Posted: April 16, 2012 in Badass Old Guys, Movies (G), Screenings, Westerns


The eccentric, little-known, tremendously enjoyable 1970s Western The Great Northfield Minnesota Raid has, interestingly enough, been playing around New York City a lot lately.  This might be a cue from the universe telling all us Western fans to get acquainted.  Tonight it screens at MoMA as part of a film series dedicated to the work of its writer & director, Philip Kaufman, who is probably best known for The Right Stuff, which he made a decade later.  What those two films have in common is their exploration of male comraderie and conflict, resentment and jealousy in the face of fame, and how these positive and negative emotions can so often be intertwined.

In The Great Northfield Minnesota Raid, Kaufman looks at the Old West outlaw James/Younger gang, who have been examined and demythologized in films as diverse as Jesse James (1939), The Long Riders (1980), and The Assassination Of Jesse James By The Coward Robert Ford (2007).

Cliff Robertson, who helped produce the film, is charming and intense in one of his career-best roles as Cole Younger, the perpetually underrated cohort of Jesse James.  If you only know and love Cliff Robertson from his role as Uncle Ben in the Sam Raimi Spider-Man films, you’ll be elated at what a good ol’ shitkicking badass he is in this movie.  Robertson’s innate likability also centers the film, and gives it what melancholy it has, as the more notorious and much more vicious Jesse James chafes under Cole Younger’s leadership to the point that it eventually splits the gang.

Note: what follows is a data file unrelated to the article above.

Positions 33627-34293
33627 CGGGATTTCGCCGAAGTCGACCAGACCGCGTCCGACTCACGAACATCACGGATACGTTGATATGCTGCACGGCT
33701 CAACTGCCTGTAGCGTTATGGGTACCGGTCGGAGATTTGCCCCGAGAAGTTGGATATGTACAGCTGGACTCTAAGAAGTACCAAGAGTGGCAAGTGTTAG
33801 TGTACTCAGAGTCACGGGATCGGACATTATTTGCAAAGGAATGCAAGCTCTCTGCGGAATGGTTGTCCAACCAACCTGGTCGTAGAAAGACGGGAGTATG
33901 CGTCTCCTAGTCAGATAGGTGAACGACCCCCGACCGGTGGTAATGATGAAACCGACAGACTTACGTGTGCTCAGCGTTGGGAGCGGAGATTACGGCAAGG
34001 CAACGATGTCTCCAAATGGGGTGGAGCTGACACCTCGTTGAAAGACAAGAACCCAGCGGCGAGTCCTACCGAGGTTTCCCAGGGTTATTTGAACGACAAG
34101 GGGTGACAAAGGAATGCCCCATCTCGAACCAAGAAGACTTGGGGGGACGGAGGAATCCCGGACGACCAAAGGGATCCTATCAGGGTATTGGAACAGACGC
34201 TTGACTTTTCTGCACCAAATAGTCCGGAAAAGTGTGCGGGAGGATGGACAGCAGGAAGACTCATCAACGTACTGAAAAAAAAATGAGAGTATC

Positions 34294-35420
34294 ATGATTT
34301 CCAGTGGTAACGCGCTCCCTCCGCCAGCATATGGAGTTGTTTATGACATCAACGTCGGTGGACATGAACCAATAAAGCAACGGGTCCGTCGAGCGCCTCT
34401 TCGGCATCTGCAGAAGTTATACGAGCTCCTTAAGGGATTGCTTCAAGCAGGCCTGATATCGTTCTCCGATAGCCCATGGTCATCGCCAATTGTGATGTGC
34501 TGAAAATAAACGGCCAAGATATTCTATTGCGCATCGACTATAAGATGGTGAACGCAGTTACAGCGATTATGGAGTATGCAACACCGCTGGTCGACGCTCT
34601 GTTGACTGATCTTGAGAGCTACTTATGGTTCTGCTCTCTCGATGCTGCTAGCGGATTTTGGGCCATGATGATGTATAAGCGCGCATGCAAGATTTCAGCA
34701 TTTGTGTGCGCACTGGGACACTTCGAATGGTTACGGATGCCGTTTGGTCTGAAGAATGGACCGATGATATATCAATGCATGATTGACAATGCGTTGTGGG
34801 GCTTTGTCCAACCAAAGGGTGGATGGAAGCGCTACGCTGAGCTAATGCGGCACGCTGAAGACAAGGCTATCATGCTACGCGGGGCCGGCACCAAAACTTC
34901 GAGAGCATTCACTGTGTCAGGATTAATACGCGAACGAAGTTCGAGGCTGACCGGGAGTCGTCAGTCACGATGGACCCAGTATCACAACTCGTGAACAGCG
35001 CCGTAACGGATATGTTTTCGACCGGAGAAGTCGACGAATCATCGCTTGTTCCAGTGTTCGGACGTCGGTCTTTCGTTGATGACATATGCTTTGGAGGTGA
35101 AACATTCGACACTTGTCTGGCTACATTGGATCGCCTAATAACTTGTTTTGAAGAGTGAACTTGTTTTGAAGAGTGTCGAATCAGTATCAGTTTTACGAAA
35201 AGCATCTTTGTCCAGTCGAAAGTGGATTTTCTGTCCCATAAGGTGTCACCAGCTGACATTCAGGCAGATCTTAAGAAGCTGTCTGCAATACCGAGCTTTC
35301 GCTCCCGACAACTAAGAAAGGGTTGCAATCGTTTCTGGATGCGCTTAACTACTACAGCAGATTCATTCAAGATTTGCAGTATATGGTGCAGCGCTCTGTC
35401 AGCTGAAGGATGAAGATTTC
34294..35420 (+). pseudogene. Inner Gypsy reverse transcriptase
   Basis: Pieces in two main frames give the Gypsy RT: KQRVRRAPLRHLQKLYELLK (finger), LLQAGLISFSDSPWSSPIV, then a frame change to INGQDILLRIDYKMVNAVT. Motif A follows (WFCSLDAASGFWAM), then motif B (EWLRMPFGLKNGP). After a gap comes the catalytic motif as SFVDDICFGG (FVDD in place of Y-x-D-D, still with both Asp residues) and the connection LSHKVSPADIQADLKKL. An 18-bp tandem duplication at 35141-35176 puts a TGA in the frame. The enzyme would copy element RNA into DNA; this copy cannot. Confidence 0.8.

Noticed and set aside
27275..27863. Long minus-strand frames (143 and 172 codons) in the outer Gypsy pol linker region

In The Great Northfield Minnesota Raid, Jesse James is played by none other than ROBERT DUVALL!  Here, Duvall was already more than a decade into his legendary career and at this point, rapidly accelerating in the widespread esteem that he’s enjoyed ever since — this was the first of his movies to be released after The Godfather (also in 1972).  The point of fame is a pertinent one because it factors into the tension between the two lead characters, James and Younger, just as much as their bank-robbing methodology does.  Cliff Robertson may even have been the bigger star at the time, but Duvall’s Jesse James is more showy, more attention-grabbing, more impudent.  For modern audiences, Duvall is probably the more recognizable, which works even more to the proper effect.  While we relate to and care more for Cliff Robertson’s portrayal, we also understand why Jesse James is the more famous name.  But it’s quite clear why Cole Younger lived the longer life.

The Great Northfield Minnesota Raid has plenty more to recommend it:  The cinematography is by the late, great Bruce Surtees (Dirty Harry, High Plains Drifter, White Dog).  There are some terrifically edited shoot-outs, a naked lady, a man with no mouth (the great, recently-departed Luke Askew), and, in a fascinating digression, an entire old-fashioned baseball game.

This is an entertaining, poppy, tonally-fascinating Western, and a compelling deconstruction of myth and legend on the part of Philip Kaufman — particularly considering that he was only four years away from writing The Outlaw Josey Wales, one of the greatest, most savage deconstructionist Westerns ever made.  Not a bad warm-up at all.


Find me on Twitter: @jonnyabomb




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